Hampshire Police officers carryout lorry spot checks to tackle human trafficking

HAMPSHIRE Constabulary have been carrying out lorry checks to clamp down on the smuggling of illegal immigrants.

Monday, 26th April 2021, 7:57 pm

On Friday (April 23) the Organised Immigration Crime Team searched 38 heavy goods vehicles (HGVs) at Fleet Services with the aim of disrupting ‘organised immigration crime on the Hampshire strategic road network’.

Specially trained officers were joined by the Modern Slavery Organised Immigration Crime Unit and Roads Policing Unit on the M3 northbound services. The joint operation carried out spot checks to tackle the problem of human trafficking.

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Hampshire Constabulary check lorries for human trafficking. Photograph: Hampshire Constabulary

A statement from Hampshire Constabulary said: ‘The most common clandestine ways for migrants to enter the UK are in lorries or other commercial vehicles transported by rail or ferry, in commercial shipping containers, or in small boats.

‘Organised gangs frequently smuggle people in hard-sided lorries. More opportunist smuggling tends to be in soft-sided lorries but most methods of transport subject migrants to significant personal risk.’

While no people were found being smuggled in the lorries, four penalties to the value of £20,700 were issued due to lorries not meeting security regulations.

The initiative was also used as an opportunity to educate drivers of haulier companies coming from overseas to the UK on how to implement better security in order to ‘restrict clandestine entry and disrupt organised crime gangs’.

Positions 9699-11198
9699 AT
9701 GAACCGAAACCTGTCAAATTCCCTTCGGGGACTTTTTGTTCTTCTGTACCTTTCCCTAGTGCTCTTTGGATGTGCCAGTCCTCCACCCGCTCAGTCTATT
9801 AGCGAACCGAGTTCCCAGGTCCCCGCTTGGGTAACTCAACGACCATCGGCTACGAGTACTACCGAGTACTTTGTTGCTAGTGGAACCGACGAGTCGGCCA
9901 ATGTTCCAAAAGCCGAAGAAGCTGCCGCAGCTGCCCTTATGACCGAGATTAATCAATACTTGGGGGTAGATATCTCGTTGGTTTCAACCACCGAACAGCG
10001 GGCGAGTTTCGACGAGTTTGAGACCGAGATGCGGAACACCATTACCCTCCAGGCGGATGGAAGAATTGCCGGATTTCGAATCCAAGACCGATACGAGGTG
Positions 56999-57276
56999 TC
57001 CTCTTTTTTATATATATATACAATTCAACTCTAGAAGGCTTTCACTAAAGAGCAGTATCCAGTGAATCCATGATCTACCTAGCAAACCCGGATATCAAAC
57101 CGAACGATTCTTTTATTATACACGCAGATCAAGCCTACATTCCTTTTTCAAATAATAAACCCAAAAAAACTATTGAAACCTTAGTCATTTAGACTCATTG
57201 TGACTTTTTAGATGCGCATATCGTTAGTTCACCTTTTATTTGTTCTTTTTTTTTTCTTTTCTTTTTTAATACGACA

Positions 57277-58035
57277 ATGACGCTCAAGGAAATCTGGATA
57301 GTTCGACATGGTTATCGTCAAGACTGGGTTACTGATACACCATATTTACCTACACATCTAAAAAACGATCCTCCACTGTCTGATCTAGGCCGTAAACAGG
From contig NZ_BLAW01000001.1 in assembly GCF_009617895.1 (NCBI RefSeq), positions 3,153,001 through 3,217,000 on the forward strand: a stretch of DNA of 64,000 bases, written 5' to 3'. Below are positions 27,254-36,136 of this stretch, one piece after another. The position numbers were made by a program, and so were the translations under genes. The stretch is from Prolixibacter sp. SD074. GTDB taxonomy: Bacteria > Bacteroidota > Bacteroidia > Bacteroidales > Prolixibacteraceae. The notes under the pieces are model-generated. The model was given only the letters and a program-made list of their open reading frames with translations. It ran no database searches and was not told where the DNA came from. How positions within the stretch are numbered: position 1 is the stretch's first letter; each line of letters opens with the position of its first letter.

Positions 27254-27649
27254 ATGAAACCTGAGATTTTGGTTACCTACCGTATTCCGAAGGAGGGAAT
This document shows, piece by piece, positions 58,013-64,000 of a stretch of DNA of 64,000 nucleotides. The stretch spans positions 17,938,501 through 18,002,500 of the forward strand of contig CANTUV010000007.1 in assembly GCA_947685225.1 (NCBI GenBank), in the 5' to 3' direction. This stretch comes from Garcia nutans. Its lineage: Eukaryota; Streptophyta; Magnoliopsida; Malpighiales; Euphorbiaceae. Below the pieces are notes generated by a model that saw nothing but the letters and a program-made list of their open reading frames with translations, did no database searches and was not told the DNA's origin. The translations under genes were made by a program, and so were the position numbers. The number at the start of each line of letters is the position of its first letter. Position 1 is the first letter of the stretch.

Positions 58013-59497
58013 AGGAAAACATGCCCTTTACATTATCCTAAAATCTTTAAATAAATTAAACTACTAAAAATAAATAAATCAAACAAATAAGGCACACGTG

The statement added: ‘It is important to remember that those who are smuggled are then often forced into modern slavery and other crime, having been promised a better life in the UK and forced to pay large amounts of money to get here, to organised crime gangs.‘There are also serious penalties for those caught helping to smuggle people into the UK in the back of lorries. They could be arrested and investigated and their employer could face substantial fines for not having appropriate security.’

Anyone who thinks there may be people trapped in a lorry are urged to contact the police on 999 as ‘lives could be at risk’.

In December last year two men were found guilty of the manslaughter of 39 Vietnamese immigrants who died from suffocation in the back of a lorry in Essex.

A message from the Editor, Mark Waldron

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